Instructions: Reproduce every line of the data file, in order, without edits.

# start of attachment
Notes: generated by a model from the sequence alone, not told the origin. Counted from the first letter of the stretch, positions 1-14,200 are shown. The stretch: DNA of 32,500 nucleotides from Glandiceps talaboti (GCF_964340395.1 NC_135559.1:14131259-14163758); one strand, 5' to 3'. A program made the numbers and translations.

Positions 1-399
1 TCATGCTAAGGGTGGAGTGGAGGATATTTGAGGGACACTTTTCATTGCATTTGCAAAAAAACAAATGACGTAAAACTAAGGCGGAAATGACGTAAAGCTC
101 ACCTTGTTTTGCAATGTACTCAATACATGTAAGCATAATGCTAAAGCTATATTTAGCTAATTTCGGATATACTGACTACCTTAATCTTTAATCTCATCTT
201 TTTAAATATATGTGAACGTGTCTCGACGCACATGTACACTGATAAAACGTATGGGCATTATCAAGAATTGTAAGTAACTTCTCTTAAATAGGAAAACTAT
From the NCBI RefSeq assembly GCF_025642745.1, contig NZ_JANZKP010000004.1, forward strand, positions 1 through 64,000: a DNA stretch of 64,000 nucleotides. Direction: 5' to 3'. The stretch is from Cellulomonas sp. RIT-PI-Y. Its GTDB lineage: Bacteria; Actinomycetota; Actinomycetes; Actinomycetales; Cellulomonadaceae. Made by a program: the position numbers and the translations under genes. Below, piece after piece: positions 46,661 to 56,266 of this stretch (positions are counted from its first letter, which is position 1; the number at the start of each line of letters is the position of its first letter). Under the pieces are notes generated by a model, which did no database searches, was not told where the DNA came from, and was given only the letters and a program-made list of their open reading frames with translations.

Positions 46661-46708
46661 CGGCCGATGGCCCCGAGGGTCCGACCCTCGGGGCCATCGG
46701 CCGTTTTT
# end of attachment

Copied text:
Notes: generated by a model from the sequence alone, not told the origin. Counted from the first letter of the stretch, positions 1-14,200 are shown. The stretch: DNA of 32,500 nucleotides from Glandiceps talaboti (GCF_964340395.1 NC_135559.1:14131259-14163758); one strand, 5' to 3'. A program made the numbers and translations.

Positions 1-399
1 TCATGCTAAGGGTGGAGTGGAGGATATTTGAGGGACACTTTTCATTGCATTTGCAAAAAAACAAATGACGTAAAACTAAGGCGGAAATGACGTAAAGCTC
101 ACCTTGTTTTGCAATGTACTCAATACATGTAAGCATAATGCTAAAGCTATATTTAGCTAATTTCGGATATACTGACTACCTTAATCTTTAATCTCATCTT
201 TTTAAATATATGTGAACGTGTCTCGACGCACATGTACACTGATAAAACGTATGGGCATTATCAAGAATTGTAAGTAACTTCTCTTAAATAGGAAAACTAT
From the NCBI RefSeq assembly GCF_025642745.1, contig NZ_JANZKP010000004.1, forward strand, positions 1 through 64,000: a DNA stretch of 64,000 nucleotides. Direction: 5' to 3'. The stretch is from Cellulomonas sp. RIT-PI-Y. Its GTDB lineage: Bacteria; Actinomycetota; Actinomycetes; Actinomycetales; Cellulomonadaceae. Made by a program: the position numbers and the translations under genes. Below, piece after piece: positions 46,661 to 56,266 of this stretch (positions are counted from its first letter, which is position 1; the number at the start of each line of letters is the position of its first letter). Under the pieces are notes generated by a model, which did no database searches, was not told where the DNA came from, and was given only the letters and a program-made list of their open reading frames with translations.

Positions 46661-46708
46661 CGGCCGATGGCCCCGAGGGTCCGACCCTCGGGGCCATCGG
46701 CCGTTTTT